The Supreme Court struck back at Worcester’s anti-panhandling ordinance, declaring that it was impossible to enforce it and that it should be reconsidered back in federal court.
The ordinance—which was challenged by the American Civil Liberties Union of Massachusetts (ACLU) in the U.S. District Court of Massachusetts in Worcester and was originally upheld on appeal—was sent back for review by the highest court in the land on June 29, following the inclusion of an amicus brief filed by the Homeless Empowerment Project (HEP), which publishes Spare Change News.
HEP’s brief argued that Worcester’s ordinance infringed upon free speech and that the ordinance was so broad that it could also be interpreted to hinder charity fundraising efforts and even Girl Scout cookie sales.
“Because its vendors are economically disadvantaged, they must sell the paper in areas accessible by public transportation. History has taught that vendors are most successful when they distribute near mass transportation facilities and stops, shopping areas and clusters of businesses,” read the brief.
The move was celebrated by the ACLU, who led the legal challenge against the ordinance.
“Following Friday’s landmark ruling on marriage equality, this morning the Supreme Court struck a blow for speech equality,” says Matthew Segal, legal director of the ACLU of Massachusetts. “By vacating the First Circuit’s ruling on our challenge to Worcester’s anti-begging laws, the Supreme Court has given federal courts in Massachusetts an opportunity to say what the ACLU of Massachusetts and Goodwin Procter LLP have long argued: the First Amendment is for everyone, not just for the wealthy.”
A spokesperson for the City of Worcester did not respond to a request for comment before Spare Change News went to press.
The Supreme Court’s action nullifies an earlier decision that upheld the panhandling law, but the court fell short of eliminating the controversial ordinance altogether, ordering the lower court to continue reviewing the law.
“The decision clears the way for federal courts in Massachusetts to strike the ordinances down, based on the Supreme Court’s ruling earlier this month in Reed v. Town of Gilbert, which confirmed that laws regulating speech are subject to the strictest scrutiny when they hinge on speech content, as well as last year’s McCullen ruling concerning speech buffer zones,” wrote ACLU spokesperson Chris Ott in a released statement.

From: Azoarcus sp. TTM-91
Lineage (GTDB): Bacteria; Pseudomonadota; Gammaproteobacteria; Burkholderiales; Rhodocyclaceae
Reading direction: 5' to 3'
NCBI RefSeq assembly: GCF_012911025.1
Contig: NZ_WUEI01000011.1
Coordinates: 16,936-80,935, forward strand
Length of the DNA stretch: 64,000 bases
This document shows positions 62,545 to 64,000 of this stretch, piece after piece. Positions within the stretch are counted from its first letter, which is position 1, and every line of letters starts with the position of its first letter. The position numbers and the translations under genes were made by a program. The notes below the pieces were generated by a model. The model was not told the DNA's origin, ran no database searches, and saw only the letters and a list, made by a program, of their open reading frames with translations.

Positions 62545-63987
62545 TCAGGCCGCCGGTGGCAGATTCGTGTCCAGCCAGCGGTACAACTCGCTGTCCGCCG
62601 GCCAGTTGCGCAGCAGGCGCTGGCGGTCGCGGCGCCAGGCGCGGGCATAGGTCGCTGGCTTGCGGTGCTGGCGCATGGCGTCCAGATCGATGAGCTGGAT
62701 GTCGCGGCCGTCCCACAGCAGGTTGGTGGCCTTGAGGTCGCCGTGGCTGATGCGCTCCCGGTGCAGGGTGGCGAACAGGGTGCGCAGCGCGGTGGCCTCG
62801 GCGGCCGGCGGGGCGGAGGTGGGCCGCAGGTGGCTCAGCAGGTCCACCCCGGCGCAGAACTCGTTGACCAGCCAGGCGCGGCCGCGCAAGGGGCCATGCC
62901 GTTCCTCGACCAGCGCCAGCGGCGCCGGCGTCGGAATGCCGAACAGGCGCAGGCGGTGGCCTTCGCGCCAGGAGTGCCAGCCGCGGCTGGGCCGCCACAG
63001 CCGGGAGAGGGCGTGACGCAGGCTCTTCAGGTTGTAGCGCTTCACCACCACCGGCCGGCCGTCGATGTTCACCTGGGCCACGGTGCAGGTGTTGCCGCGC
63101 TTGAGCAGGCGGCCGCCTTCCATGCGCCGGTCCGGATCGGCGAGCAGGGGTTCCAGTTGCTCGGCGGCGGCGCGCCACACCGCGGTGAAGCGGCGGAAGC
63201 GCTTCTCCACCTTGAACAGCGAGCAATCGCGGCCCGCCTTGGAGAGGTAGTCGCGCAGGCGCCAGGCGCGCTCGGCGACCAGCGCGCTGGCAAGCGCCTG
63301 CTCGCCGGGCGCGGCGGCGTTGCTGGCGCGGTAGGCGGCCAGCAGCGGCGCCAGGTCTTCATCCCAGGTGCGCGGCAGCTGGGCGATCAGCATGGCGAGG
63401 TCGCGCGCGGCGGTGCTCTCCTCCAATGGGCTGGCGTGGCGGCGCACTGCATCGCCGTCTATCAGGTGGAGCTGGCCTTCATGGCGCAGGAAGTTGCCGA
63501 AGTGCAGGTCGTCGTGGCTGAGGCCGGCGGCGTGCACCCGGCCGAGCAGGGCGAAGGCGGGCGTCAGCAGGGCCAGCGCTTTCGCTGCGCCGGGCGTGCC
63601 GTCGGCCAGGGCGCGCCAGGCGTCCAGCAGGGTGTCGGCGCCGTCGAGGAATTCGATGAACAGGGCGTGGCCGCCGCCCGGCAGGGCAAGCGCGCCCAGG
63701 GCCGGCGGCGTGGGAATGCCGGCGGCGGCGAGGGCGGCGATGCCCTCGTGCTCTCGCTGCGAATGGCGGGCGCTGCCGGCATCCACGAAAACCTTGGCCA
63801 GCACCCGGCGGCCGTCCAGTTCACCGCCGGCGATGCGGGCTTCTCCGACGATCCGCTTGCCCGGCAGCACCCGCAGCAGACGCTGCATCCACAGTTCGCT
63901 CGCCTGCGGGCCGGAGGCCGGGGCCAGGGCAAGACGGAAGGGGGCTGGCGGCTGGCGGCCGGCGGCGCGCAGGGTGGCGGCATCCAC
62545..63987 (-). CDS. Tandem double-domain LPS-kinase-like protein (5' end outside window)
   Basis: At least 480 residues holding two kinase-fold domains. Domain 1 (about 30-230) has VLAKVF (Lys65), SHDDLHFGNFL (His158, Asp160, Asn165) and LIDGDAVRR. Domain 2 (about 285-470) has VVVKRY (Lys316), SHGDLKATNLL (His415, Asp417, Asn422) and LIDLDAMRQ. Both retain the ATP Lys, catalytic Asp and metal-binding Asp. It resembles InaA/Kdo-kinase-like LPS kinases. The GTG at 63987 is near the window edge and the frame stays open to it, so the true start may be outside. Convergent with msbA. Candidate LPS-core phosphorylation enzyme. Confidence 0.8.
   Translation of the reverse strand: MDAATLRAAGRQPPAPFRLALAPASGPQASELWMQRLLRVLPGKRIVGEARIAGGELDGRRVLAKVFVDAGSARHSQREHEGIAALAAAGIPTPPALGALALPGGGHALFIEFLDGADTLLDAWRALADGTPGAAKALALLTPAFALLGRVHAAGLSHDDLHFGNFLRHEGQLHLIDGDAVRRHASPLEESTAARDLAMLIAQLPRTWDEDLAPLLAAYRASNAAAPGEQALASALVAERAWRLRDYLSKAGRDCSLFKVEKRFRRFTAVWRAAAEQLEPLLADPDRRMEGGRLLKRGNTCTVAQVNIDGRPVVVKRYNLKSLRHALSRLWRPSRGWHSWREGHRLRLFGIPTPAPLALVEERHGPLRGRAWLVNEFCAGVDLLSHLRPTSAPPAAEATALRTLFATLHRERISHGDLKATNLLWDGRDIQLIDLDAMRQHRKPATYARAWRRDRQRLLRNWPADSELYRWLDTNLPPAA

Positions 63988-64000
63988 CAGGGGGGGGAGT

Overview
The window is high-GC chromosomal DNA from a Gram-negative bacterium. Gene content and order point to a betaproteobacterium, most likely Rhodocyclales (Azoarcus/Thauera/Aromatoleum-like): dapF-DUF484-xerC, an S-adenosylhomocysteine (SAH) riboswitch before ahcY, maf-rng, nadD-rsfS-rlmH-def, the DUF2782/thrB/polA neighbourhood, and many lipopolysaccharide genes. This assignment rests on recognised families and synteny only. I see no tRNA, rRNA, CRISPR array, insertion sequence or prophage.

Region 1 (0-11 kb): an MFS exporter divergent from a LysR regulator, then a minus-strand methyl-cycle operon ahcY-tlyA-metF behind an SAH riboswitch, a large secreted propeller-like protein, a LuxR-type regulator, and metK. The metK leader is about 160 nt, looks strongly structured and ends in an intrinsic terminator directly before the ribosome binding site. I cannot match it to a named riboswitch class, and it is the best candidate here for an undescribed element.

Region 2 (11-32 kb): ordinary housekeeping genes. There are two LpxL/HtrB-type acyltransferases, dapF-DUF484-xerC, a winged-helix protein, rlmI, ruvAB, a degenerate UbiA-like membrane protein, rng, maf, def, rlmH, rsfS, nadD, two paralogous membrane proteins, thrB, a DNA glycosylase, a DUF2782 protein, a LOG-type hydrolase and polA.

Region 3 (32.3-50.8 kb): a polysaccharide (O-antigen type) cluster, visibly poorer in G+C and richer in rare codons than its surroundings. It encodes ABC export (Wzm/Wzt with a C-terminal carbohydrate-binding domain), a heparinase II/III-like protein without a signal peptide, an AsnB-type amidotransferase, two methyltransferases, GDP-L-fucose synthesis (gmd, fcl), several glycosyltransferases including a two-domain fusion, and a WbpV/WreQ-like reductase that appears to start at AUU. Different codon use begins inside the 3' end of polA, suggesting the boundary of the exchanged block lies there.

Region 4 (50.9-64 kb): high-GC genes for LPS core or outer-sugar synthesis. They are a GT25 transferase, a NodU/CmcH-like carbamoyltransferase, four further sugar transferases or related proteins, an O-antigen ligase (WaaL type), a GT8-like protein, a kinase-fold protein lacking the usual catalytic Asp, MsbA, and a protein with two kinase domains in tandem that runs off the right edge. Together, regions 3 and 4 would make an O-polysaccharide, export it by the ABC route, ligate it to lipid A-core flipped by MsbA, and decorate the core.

The Worcester ordinance, which went into effect in 2013, bans panhandling that is done in a threatening or harassing manner, but it also banned the practice, regardless of how aggressive, when it is done within 20 feet of outdoor restaurant seating, bank machines, check cashing businesses, pay phones, bus stops or train stations.
Boston has a similar ordinance, which passed in 2013, but it only targets aggressive panhandling and begging or selling on roadway medians.
HEP involved itself in the case because of the indirect impact Worcester’s ordinance has on its operation.
“HEP has a vital interest in this case because its ability to distribute the newspaper in public spaces is affected by local governments’ attempts to discourage panhandling and solicitation,” read the brief.
The ordinance also banned panhandling at night, which it defined as 30 minutes before sunset and 30 minutes after sunrise.
“How, in light of those decisions, can Worcester enforce hundreds or thousands of buffer zones that prohibit begging but do not prohibit other kinds of speech?” asks Segal. “The answer is that Worcester absolutely cannot do that.”
The reasoning for the Supreme Court’s action comes on the heels of a decision against an Arizona statute that regulated specific types of signs, as well as the Supreme Court’s 2014 decision to strike down Massachusetts’ abortion clinic buffer zone law.
“The Supreme Court’s recent decision in Reed v. Town of Gilbert confirms that laws regulating speech are subject to the strictest scrutiny when they hinge on the content of the speech,” says Segal. “And the Supreme Court’s decision in McCullen v. Coakley holds that buffer zones banning speech are rarely if ever constitutional.”
The ACLU and Goodwin Procter LLP filed a federal lawsuit in Worcester against the anti-begging law in May 2013, claiming that it violated free speech.
In November 2013, the United States Court of Appeals for the First Circuit granted an injunction against part of the ordinance. Judges ruled that the ordinance’s ban on “soliciting any person in public after dark, which shall mean the time from one-half hour before sunset to one-half hour after sunrise” could not be enforced but did not strike the measure down. –Zack Huffman